“There’s no leadership in this city,” City Council District 5 candidate Chooch Pickard told members of the Midtown Republican Club last night.
“And that’s where my experience lies,” the preservation architect and designer said. “My job requires creative problem solving through collaboration. Now on the Council all we have are extreme views.” He cited the turmoil over pensions and the dispute on the Zoo Parking Greensward as examples. The native of Illinois who moved to Memphis because he saw an authenticity here lacking in other cities, referenced his involvement in “New Face for an Old Broad. We took a $20,000 investment and turned it into a $20 million area. I’ve also been involved in the Crosstown project. It’s a great example of technical urbanism.”
Pickard next went to another issue dividing Memphians – the Colieum. “We shouldn’t spend money to tear down what can be preserved,” he said. “No. 1, the building is paid for and it’s in good shape. 2. In the 1950s we got good designs. It’s an example of good midcentury architecture. An authentic Memphis is not what (Robert) Lipscomb (Memphis Housing Director) wanted to do.
“Did you know that Tiger Lane cost $16.5 million? One million of that went just to design a parking lot. It’s what we call a windfall for the architect. Compare that to the Overton Square parking lot which will pay for itself.”
All this indicates to Pickard the “need for a plan. We don’t have one for the city. We used to have a city architect. We don’t anymore. We have the same population as Detroit, but twice as much land. We can’t afford to be so spread out. We can’t afford the cost of the infrastructure when a city is so spread out.”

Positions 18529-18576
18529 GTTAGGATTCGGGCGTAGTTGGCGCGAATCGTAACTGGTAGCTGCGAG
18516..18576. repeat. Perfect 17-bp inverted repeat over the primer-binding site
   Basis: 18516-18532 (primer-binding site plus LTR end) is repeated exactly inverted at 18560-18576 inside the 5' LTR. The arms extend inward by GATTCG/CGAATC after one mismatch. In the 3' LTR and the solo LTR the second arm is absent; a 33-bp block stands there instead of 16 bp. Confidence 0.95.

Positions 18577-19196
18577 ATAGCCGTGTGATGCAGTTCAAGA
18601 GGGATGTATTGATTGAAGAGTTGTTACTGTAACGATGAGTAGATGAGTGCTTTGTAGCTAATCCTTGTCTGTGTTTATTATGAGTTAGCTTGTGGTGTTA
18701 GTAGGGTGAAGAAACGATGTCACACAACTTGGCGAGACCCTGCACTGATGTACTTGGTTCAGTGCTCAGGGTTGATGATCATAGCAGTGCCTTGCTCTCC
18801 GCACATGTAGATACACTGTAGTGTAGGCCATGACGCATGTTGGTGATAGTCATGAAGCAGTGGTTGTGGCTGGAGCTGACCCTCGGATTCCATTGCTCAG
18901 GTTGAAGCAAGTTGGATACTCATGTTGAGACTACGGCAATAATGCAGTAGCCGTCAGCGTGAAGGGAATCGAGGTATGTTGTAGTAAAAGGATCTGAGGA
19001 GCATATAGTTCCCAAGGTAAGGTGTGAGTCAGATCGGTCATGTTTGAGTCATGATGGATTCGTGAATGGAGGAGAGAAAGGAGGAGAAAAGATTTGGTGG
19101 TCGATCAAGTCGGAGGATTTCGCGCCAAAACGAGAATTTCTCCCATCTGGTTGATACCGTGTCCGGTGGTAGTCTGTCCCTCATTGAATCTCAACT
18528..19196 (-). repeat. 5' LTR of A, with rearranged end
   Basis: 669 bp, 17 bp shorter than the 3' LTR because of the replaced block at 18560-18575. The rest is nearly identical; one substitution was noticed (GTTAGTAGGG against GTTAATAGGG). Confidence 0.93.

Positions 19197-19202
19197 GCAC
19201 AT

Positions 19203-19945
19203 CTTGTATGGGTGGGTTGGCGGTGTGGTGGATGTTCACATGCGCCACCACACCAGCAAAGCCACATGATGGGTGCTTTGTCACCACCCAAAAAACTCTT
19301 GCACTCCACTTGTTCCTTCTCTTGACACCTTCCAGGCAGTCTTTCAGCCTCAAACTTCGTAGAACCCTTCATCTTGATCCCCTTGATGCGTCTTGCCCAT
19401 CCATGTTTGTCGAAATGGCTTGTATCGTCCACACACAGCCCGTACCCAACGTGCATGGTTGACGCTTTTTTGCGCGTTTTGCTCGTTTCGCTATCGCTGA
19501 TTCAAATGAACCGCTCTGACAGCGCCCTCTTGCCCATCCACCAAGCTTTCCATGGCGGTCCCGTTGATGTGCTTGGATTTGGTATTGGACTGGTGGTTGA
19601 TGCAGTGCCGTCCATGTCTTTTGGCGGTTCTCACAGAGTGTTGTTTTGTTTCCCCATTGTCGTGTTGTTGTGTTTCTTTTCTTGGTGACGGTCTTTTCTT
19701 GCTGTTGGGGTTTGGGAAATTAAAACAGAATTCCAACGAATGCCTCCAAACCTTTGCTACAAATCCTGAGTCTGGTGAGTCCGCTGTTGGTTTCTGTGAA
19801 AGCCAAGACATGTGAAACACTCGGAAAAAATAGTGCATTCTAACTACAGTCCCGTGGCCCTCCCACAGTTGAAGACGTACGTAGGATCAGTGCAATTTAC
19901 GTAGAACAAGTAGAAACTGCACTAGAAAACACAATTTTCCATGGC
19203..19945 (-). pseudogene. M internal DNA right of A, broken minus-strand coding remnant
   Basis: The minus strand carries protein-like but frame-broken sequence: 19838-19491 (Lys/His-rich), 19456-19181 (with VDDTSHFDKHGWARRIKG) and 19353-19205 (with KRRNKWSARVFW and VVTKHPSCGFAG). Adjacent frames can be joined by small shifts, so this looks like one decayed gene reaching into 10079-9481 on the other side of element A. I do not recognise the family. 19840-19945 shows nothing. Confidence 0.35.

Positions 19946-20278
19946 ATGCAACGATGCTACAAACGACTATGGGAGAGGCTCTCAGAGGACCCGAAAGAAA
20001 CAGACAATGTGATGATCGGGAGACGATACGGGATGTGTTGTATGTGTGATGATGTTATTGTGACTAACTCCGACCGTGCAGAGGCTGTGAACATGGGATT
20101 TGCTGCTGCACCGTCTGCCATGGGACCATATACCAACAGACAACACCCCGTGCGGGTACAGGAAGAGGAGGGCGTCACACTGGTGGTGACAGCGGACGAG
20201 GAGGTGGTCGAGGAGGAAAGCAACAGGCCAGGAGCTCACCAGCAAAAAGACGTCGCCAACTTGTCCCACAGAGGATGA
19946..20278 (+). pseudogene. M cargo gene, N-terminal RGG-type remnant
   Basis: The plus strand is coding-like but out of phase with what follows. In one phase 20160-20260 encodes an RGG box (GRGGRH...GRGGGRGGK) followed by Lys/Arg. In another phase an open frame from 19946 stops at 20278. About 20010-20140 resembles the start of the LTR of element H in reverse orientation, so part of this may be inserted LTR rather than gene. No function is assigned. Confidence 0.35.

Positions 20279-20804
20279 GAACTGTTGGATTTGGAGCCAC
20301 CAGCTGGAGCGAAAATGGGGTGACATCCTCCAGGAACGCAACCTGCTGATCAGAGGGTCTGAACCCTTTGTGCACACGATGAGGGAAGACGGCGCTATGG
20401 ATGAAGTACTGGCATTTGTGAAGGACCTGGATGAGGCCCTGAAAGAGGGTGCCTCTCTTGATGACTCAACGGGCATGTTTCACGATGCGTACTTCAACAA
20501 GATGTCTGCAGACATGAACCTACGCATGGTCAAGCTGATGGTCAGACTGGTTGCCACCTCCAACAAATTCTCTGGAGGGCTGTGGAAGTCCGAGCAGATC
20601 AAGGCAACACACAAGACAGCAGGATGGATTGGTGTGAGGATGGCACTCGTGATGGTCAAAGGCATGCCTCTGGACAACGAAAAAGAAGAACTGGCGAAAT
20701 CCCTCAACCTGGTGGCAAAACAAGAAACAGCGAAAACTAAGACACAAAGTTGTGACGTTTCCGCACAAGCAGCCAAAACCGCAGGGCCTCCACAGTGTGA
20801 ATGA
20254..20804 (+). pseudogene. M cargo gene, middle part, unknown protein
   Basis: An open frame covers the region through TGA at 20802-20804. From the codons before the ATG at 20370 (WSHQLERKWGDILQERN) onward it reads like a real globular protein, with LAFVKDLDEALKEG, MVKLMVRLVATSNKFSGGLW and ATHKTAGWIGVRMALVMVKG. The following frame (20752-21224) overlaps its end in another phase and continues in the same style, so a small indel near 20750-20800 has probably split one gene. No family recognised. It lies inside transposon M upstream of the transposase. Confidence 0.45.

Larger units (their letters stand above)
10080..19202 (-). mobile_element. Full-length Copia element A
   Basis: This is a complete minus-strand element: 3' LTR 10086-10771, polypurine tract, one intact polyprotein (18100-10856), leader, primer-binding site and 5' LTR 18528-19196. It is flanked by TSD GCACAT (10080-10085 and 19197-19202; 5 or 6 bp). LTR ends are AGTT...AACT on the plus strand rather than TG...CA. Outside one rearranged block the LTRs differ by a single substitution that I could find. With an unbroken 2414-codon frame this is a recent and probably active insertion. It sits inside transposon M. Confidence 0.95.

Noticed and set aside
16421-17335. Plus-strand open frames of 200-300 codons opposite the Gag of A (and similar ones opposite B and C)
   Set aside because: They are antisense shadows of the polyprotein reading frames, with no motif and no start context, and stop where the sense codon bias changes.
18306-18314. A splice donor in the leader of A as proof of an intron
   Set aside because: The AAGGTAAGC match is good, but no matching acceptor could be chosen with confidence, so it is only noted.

Pickard is involved with the MATA board and he sees that as another example of what we do wrong. “We have to have a bigger picture for it than just a transportation system for the poor.” He cited the desire of millenials to be in a city and rely on transportation other than a car and said MATA can make money.
He also feels that there should be “stricter guidelines on how we do PILOTS. We need stronger claw back provisions. PILOT freezes taxes at a pre development rate. We can have better oversight. DeSoto County offers them, too, and Nashville hardly gives any. We don’t do TIFs (tax increment financing) and they have helped in other places.”
When it comes to smart meters, Pickard warned that “MLGW can’t make rate changes without City Council approval.” That means that those against smart meters will want to consider that in their vote. Pickard does not think MLGW should raise the rates based on the time you most need them. He also agreed that Midtown has too many power outages and MLGW needs to address this problem.
Pickard laments that “there is no process that includes the citizens of Memphis in our government.” He’d like to change that.
Tomorrow – election day – is the day we find out what happens next.